2. Enteral nutrition by naso-enteral tube

      The procedure is the same as above, except that in this case, the probe will be transported to the intestine.

      3.enterostomy

      When feeding by nasogastric or nasogastric tube is not possible there is another procedure: enterostomy. In this case, a probe is not inserted through the usual routes, but is placed directly through the skin. More than a probe, we would be dealing with a type of catheter. It is also typically used when the patient is believed to be unable to feed themselves for more than four weeks. In enterostomías, three main techniques stand out.

        Pharyngostomy

        A probe is placed directly until it reaches the pharynx.

        gastrostomy

        These procedures are based on the placement of a catheter that reaches the stomach, but in this case crossing the skin.

        jejunostomy

        Like a gastrostomy, a tube is inserted through the skin to reach the target organ. in this case in the area of ​​the intestine called the jejunum.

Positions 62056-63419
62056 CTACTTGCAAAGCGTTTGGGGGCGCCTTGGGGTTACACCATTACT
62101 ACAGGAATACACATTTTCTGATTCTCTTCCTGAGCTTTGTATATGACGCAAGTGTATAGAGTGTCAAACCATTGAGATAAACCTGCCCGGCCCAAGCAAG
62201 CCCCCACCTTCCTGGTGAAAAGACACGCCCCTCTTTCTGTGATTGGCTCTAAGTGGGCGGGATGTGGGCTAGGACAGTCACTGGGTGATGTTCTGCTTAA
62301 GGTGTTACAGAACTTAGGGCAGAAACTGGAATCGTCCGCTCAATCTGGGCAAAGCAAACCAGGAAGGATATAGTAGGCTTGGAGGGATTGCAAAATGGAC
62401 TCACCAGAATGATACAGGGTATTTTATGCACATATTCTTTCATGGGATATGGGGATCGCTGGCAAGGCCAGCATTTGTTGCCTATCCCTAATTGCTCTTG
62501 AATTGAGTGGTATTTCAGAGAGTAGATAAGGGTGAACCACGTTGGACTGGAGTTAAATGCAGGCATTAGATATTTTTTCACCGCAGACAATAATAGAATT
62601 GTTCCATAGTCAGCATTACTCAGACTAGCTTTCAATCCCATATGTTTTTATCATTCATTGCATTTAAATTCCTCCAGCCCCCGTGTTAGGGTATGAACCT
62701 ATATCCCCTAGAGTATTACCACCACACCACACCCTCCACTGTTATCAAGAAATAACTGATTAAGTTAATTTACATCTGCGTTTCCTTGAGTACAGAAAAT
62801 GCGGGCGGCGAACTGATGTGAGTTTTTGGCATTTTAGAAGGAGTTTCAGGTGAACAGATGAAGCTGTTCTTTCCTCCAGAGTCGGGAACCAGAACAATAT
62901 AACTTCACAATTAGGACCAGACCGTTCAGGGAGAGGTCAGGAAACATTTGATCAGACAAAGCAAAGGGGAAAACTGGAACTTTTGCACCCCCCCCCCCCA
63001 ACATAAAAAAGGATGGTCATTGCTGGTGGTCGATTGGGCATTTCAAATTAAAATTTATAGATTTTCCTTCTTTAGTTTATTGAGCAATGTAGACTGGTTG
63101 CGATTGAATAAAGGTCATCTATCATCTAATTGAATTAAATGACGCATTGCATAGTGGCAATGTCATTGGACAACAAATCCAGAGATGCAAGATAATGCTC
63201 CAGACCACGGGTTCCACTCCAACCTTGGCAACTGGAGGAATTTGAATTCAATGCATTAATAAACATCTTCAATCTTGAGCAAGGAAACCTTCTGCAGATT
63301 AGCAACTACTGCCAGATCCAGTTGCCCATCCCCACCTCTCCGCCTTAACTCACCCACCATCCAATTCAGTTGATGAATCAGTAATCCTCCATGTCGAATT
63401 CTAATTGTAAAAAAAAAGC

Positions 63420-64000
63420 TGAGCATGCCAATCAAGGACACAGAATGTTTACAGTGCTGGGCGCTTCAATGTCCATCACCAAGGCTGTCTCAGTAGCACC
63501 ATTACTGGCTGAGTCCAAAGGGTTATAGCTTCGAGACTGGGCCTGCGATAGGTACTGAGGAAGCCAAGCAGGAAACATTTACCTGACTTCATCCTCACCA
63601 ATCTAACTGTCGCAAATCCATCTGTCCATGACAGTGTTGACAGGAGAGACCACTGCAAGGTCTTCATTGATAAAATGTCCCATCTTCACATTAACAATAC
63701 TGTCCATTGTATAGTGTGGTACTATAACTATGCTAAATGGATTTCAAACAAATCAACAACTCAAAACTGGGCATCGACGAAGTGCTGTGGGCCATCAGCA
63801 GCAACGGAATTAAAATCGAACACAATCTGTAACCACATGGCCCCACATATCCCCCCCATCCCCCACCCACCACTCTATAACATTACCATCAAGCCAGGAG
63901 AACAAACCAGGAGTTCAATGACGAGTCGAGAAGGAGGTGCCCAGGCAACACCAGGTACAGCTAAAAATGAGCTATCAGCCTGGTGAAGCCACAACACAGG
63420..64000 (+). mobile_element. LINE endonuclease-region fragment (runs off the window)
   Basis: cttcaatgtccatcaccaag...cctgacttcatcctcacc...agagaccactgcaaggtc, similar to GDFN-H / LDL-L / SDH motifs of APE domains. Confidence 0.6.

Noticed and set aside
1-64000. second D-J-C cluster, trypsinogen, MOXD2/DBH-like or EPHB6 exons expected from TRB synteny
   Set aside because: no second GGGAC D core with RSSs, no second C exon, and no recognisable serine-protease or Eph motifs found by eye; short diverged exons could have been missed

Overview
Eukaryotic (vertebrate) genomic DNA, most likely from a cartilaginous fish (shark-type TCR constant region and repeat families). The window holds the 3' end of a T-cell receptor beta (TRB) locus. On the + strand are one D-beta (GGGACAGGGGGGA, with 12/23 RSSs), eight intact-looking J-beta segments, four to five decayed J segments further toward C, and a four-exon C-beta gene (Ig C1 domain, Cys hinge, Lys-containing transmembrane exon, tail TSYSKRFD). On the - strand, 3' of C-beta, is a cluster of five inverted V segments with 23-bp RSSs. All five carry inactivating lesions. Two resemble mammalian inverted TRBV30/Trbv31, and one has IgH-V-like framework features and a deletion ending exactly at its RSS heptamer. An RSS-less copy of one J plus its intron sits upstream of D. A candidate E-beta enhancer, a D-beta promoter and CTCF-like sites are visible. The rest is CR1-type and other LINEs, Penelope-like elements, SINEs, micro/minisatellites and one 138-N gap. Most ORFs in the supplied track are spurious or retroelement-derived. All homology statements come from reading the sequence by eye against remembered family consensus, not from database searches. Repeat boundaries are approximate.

What types of substances are introduced into the body?

        Enteral nutrition consists of introducing certain nutrients into the body, vary these substances according to the patient’s needs. They will vary if, for example, the patient has kidney or liver failure, diabetes, or breathing problems. Also from the developmental state of the subject (for example, in infants, breast milk is used). Among other things, the calorie and protein contents are taken into account (which can be hyper, normal or low in calories / protein).

        As for the presentation of nutrients, one can usually find polymeric formulas (in which intact proteins are provided), peptides (hydrolyzed proteins) or elemental (directly in the form of amino acids). There are also special diets for patients with specific problems.

        The most common formula is which involves a polymeric, normocaloric and normoprotein dietBut as we have said, the choice of components will depend on the patient and his needs.

        In which cases does it apply?

        Enteral nutrition is the technique of choice in all situations in which the patient is malnourished or at risk of suffering due to the inability to swallow or the refusal to do so voluntarily, due to injury, illness or mental disorder. In other words: it is used equally well in patients without ingestion capacity, with greatly reduced capacity or who refuse to do everything and have functional capacities for it.